Home Altars and La Caridad
September 8 is the Feast of La Caridad del Cobre, Cuba’s Patron Saint.
I, like lots of girls born to Cubans, was named after la Caridad and on this day, my family calls. It’s almost like a birthday, el dia de mi Santo.
My mom’s email today:
“Que pases un dia lleno de felicidad y que la Caridad siempre te cuide. Ponle una velita.”
Translation: “May you have a day filled with happiness and may the Caridad always take care of you. Light a candle for her.”
I am not a Catholic, so the reverence has more to do with inbred tradition.
La Caridad and the saints are like a constant overall force and guide. Someone, or something, I believe is there. That can be hocus pocus to many, but when you are raised seeing an altar in most every home you visit — and even outside in the yard — you believe. (And yes, they have freaked out more than a few non-Latino friends who don’t really get why the statue needs food and such.)
And so, I honor and I remember and I keep my altar.
The home altars I grew up with featured la Caridad, la Mercedes, San Lazaro and many more. There were flowers and tall glasses of water and sweets and tobacco. Sometimes a little bit of rum, for the gods must be satisfied.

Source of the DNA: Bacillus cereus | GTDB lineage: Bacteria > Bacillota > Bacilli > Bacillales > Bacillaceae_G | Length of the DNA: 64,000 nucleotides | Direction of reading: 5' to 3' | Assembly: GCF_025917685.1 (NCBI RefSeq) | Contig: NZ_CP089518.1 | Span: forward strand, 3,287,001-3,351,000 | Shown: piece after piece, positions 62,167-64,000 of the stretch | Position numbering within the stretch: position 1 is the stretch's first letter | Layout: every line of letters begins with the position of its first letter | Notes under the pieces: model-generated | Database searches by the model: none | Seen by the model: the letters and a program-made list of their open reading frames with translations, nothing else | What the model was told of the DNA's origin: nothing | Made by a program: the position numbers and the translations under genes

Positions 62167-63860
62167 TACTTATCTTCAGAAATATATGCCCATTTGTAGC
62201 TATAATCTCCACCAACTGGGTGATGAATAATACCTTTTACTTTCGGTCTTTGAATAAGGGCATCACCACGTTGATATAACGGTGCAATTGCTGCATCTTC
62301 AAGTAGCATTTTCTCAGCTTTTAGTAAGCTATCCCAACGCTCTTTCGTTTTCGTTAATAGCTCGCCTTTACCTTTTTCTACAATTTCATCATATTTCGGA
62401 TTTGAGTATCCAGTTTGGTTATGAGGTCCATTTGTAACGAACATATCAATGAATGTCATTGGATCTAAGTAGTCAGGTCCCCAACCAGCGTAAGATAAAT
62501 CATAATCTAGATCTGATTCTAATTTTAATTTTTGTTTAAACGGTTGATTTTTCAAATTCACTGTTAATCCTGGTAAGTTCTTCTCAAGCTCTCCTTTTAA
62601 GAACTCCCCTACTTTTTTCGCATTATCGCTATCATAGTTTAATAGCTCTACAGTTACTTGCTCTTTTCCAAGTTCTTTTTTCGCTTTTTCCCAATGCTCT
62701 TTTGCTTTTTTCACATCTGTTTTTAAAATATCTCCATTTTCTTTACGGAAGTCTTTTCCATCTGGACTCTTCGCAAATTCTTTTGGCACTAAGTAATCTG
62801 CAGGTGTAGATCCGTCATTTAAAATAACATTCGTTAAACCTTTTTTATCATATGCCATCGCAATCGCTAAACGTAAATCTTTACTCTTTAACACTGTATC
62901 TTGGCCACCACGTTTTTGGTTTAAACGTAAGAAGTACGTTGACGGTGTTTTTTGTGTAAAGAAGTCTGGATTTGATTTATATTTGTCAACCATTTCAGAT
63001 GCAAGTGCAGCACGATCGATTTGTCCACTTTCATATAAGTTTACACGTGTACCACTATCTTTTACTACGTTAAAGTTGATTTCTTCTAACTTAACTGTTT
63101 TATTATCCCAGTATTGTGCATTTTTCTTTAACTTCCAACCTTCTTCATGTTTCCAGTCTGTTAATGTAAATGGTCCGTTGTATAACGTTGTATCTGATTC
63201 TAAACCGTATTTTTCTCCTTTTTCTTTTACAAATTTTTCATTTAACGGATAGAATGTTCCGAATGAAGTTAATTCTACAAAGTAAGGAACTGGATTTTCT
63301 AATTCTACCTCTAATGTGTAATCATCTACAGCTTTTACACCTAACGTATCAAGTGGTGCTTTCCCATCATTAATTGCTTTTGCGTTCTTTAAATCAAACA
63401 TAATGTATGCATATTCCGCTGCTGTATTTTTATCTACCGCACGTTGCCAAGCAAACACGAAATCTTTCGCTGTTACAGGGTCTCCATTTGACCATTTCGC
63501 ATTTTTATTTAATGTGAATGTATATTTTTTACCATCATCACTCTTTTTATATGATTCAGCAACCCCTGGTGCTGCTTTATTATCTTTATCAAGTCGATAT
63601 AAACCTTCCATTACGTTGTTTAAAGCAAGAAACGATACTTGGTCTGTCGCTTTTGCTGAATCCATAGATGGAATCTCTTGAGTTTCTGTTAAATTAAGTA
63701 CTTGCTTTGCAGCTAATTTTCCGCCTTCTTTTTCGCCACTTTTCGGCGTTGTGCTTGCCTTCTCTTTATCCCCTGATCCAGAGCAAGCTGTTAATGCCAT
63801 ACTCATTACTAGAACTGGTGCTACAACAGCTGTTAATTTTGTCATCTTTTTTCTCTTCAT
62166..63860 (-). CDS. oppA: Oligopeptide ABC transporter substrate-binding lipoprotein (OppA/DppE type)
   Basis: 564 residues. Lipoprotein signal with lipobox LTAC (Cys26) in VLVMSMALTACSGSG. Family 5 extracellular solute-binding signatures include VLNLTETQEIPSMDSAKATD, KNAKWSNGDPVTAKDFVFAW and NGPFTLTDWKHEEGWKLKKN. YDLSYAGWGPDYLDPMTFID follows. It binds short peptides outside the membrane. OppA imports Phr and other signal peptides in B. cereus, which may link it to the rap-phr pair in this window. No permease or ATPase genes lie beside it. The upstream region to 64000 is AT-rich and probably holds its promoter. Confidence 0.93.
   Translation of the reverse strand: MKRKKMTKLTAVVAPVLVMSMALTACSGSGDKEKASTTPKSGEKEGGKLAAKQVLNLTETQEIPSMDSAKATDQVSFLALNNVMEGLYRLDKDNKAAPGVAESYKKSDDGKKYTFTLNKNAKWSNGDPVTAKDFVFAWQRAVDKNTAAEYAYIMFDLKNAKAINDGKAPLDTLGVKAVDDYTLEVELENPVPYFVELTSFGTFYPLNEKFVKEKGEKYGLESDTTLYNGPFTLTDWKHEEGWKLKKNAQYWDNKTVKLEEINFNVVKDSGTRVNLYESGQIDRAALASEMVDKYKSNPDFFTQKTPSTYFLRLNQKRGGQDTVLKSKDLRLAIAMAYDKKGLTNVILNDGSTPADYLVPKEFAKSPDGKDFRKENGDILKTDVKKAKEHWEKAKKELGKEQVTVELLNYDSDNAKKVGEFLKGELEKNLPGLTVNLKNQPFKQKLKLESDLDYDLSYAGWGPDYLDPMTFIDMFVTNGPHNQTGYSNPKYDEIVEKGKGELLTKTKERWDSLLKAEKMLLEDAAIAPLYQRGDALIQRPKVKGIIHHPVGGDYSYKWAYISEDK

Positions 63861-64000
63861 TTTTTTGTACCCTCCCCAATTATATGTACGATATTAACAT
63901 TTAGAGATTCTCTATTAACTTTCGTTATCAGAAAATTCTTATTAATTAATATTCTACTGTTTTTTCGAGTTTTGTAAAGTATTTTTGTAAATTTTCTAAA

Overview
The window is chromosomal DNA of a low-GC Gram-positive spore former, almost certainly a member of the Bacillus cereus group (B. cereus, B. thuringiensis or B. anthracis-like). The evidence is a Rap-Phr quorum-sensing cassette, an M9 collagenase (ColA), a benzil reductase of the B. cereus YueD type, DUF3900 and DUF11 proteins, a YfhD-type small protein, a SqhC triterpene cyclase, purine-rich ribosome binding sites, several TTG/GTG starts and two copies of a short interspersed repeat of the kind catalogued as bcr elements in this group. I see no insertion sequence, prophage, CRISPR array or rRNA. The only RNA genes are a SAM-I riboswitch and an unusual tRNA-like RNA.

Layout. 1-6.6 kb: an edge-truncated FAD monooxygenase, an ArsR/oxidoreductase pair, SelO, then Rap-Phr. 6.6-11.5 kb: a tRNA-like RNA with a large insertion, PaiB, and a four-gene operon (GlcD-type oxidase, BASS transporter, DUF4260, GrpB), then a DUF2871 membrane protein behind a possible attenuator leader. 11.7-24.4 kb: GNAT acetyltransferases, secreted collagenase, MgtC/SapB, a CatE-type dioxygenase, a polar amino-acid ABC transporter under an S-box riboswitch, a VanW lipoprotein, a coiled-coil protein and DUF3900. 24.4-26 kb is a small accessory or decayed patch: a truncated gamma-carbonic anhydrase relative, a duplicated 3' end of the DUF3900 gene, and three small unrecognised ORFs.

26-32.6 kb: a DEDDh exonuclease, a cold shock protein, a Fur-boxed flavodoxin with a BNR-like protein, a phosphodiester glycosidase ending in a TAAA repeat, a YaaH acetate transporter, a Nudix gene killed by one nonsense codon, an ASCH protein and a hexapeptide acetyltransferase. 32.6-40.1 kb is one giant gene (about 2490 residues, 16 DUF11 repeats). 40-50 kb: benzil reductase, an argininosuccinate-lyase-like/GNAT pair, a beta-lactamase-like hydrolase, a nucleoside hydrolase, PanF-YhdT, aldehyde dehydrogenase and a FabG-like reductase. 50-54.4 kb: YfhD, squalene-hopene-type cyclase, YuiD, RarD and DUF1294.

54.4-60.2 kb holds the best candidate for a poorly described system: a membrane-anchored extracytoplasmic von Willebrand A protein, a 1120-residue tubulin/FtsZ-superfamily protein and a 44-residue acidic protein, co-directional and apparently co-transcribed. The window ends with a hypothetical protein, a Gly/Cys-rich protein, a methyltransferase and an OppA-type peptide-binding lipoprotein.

They were all symbols of faith and they just always were there.
This altar in my home was made by my husband the year we married. He calls it the Family Box and he has filled it with the symbols of our meeting in Cuba.
That church in the box, with the bride and groom on the steps, that’s the Cathedral of the Virgin Mary of the Immaculate Conception in Havana, constructed between 1748 and 1777. He and I used to meet in the plaza where it sits. There are sugar packs and money and sweets we collected in Cuba, too. He made most of the little clay food that sits on the offering table. (He’s awesome, I know).
And, as our years together increased, and our family grew, we have added more. Symbols from his family, our beloved cat’s collar, baby socks that represent the baby I miscarried. There also is dirt from my family plot in Cuba and his grandmother’s ashes.
Our daughter often asks him for a boost so she can look at the box. She loves to hear the story behind each object, and she loves the trinkets that represent her.
Today, on the day of La Caridad’s feast, I’ll change the water in the glass and and stop and remember to say gracias…and remember the connection to my culture and upbringing.
I will poner la velita.
Do You Have an Altar?
I asked Tiki Tiki readers via our Facebook community if they have a home altar. A few offered up links and photos.
Yvette from Muy Bueno Cookbook sent this link and image of the altar she and her sister created for their grandmother, Jesusita. The photos are stunning, so go take a look.
Maruchy posted a photo of her mother’s “garden Ermita” on our Facebook page, saying:
This is a large “garden” Ermita that my mom kept after she sold her home a few years back. She now lives in a small efficiency but she kept it and dominates her tiny home! My hubby calls her home “la capilla!” He is on notice that we are inheriting it. :)
Helena keeps a different sort of altar, one for Chayanne — who is not an official santo!
Steve has a beautiful Caridad in his garden.
Feel free to leave a link in the comments to your altars, or upload them to the Tiki Tiki Facebook community.